How To Tell If Your Company Is Financially Fit
Over the past 30 years on dealing with construction companies in the accounting and finance arena, I’ve seen thousands of financial statements. Some companies have come and gone, while some continue to evolve and prosper. Of course, there are many management and operational best-practices that create an environment for success (that’s a discussion for another day). However, I often get asked about key financial indicators that are apparent for best-in-class operators. Over time, I’ve developed a number of indicators that I look at.
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15 Key Financial Indicators
It’s rare that a company can meet or exceed all of these but, in general, those that are successful over the long-haul exhibit a majority of these characteristics:
- Tangible working capital of at least 7.5 percent of annual revenues
- Consider the impact of soft assets such as under-billings, prepaids, stale retainage and receivables
- Tangible equity greater than 10 percent of annual revenues
- Line of credit availability of at least 80% of net worth
- Minimal net under-billings
- Net over-billings in excess of 2 percent of annual revenues.
- Permanent job borrow of at least 10-15 percent of backlog gross profit ≈ permanent working capital
- Contract fade of less than 1 percent of annual revenues (2 percent for certain high margin specialty trades)
- Contract estimates equal to or less than historical profit
- 10 percent of the largest single contract is less than 25 percent of equity.
- Cash to overbilling ratio of at least 1.5x
- Cash in bank of at least 5 percent of annual revenues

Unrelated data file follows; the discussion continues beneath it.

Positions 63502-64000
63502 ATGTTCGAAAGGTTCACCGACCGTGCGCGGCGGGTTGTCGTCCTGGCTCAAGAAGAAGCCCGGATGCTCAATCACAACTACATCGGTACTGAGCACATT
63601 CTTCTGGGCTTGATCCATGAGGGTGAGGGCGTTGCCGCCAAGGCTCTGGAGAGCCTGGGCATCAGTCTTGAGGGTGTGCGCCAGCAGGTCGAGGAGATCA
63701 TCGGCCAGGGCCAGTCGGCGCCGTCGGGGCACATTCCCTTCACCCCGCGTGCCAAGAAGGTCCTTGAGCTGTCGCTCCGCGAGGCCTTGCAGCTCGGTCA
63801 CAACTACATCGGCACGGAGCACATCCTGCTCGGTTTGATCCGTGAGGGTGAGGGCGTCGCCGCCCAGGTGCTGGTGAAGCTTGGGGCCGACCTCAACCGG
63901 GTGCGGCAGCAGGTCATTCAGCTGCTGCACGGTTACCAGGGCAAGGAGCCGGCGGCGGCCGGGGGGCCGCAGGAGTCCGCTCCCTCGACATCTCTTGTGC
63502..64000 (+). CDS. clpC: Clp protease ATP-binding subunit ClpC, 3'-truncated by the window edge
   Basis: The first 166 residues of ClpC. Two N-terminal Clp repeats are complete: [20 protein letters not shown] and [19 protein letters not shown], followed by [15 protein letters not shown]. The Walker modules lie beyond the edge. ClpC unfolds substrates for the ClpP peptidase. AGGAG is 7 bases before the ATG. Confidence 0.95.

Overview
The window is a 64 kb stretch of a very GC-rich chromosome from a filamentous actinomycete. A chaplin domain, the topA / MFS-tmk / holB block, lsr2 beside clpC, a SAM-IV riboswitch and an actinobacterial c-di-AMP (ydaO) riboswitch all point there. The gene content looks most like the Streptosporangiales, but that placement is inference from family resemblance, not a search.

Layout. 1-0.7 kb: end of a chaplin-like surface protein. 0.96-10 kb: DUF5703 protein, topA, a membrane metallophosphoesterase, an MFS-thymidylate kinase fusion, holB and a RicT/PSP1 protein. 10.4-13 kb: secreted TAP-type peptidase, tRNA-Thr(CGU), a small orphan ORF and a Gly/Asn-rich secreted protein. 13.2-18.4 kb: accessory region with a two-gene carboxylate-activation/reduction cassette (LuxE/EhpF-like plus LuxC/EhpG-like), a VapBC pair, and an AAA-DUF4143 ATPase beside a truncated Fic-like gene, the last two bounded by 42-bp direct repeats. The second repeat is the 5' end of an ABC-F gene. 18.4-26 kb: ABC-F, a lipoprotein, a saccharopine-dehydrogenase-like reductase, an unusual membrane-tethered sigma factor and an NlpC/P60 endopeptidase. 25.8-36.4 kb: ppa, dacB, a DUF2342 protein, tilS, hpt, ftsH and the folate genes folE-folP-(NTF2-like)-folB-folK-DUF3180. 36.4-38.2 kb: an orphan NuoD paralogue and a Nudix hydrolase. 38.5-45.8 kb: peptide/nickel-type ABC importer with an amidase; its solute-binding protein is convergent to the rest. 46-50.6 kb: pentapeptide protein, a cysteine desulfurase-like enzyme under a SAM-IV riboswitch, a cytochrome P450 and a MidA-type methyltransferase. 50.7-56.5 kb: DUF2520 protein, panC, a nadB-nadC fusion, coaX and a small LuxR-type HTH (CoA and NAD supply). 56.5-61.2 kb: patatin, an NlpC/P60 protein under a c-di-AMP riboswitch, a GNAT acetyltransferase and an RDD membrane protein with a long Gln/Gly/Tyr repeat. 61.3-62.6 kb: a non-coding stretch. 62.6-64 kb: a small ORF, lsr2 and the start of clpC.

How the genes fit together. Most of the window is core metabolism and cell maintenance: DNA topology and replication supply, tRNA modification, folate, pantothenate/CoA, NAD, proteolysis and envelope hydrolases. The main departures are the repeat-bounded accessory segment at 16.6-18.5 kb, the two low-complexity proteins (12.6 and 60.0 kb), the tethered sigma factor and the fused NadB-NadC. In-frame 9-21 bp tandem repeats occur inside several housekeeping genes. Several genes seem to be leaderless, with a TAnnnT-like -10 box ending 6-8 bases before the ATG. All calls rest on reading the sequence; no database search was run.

- Good debt ratios:
- Interest bearing debt to equity of under 80 percent (less than 50 percent for non-equipment intensive contractor)
- Total liabilities to equity less than 3.0 to 1.0
- Debt service coverage of at least 1.35x
- Quality receivables:
- No claims or unapproved change orders in Accounts Receivable
- Days in receivables (excluding retainage) less than 50
- Proper retainage turnover
- Good owner prequalification controls
- Consistent selling, general and administrative expense
- Consistent income from operations
- Gross profit margin on contracts within a reasonable, narrow range
- Attention to gross profit on contract adjustment variations
- Backlog gross profit in excess of 50 percent of Selling, General and Administrative Expenses (SG&A)
If you’d like to have a more in-depth dialog about the ‘why’ regarding these indicators, give me a call at 614.314.5937 to discuss. Or email Rea & Associates to speak with a member of our construction and real estate services team.
By Doug Houser, CPA, MBA, CEPA (principal & director of construction & real estate services)